Regulation of freedom of speech in India dilutes the democracy

In a democratic country, freedom should be absolute. The moment a restriction is placed on its head, the meaning of democracy vanishes.

In February 2016, police in Delhi arrested Kanhaiya Kumar, a student union leader at the Jawaharlal Nehru University, after members of the student wing of the ruling Bharatiya Janata Party (BJP) accused him of making anti-national speeches during a meeting organized on campus. This unjustified act of filing sedition cases over him dilutes the form of democracy. The sedition law, section 124A of the Indian Penal Code (IPC), was introduced by the British in 1870. The British used the law as a tool of repression to maintain colonial control, including against Indian freedom fighters. The regulation of free speech provokes dictatorship.

Another example is the frequent use of criminal defamation charges by the Tamil Nadu state government, led by former Chief Minister Jayalalithaa, against journalists, media outlets, and rival politicians is illustrative of how the law can be used to criminalize critics of the government. “The Tamil Nadu government reportedly filed nearly 200 cases of criminal defamation between 2011 and 2016. The Tamil-language magazines Ananda Vikatan and Junior Vikatan, both published by the Vikatan group, face charges in 34 criminal defamation cases, including for a series of articles assessing the performance of each cabinet minister” reported Human rights watch in one of their articles. The Supreme Court judges replied that “These criticisms are with reference to the conceptual governance of the state and not individualistic. Why should the state file a case for individuals? Defamation case is not meant for this.”Any stringent guideline on free speech is outrageous and is disgraceful to the democracy.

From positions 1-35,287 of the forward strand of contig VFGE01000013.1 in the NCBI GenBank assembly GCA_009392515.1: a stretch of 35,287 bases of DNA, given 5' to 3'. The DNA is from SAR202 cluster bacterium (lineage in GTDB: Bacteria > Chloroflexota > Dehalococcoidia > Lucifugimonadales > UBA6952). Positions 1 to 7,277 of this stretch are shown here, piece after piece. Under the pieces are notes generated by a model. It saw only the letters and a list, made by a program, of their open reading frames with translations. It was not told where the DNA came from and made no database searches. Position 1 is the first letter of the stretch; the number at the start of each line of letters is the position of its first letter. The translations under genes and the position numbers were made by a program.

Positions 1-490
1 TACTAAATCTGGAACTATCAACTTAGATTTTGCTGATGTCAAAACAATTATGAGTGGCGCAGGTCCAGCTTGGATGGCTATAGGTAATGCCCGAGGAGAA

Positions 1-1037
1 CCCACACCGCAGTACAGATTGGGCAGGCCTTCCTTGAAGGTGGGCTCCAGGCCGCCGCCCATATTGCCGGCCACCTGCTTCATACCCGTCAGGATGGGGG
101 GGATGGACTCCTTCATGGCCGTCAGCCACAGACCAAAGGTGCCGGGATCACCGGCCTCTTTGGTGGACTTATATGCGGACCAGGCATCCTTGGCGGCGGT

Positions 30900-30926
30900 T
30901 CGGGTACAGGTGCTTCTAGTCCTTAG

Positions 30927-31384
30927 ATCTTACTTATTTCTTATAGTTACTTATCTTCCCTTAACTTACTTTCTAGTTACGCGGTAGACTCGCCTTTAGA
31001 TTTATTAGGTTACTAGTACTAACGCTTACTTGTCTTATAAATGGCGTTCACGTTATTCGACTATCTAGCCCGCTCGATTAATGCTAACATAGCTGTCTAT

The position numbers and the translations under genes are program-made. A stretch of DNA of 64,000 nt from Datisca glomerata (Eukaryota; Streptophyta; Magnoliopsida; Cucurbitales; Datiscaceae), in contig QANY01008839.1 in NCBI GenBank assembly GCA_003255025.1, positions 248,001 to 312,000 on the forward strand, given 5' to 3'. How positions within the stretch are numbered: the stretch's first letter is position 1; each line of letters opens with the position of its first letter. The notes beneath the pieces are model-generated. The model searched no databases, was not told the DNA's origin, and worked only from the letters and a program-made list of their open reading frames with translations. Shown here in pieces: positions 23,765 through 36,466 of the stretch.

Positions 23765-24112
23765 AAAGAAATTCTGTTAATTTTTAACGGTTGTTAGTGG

The extent of free speech and expression in itself is limited in India. In 2012, two girls in Mumbai were arrested for their facebook (Social Media) post questioning the shutdown in the city for Shiv Sena patriarch Bal Thackeray’s funeral. In 2015, the Tamil Nadu state police arrested a folk singer Kovan for composing songs that criticized the government for allegedly profiting from state-run liquor shops at the expense of the poor. He was released on bail after a year.

The sudden demonetisation move by the prime minister remains unquestionable till today.The democratic nation created by the people will be in jeopardy with regulations imposed on the free speech.

 

Source: Human Rights watch, scroll.in

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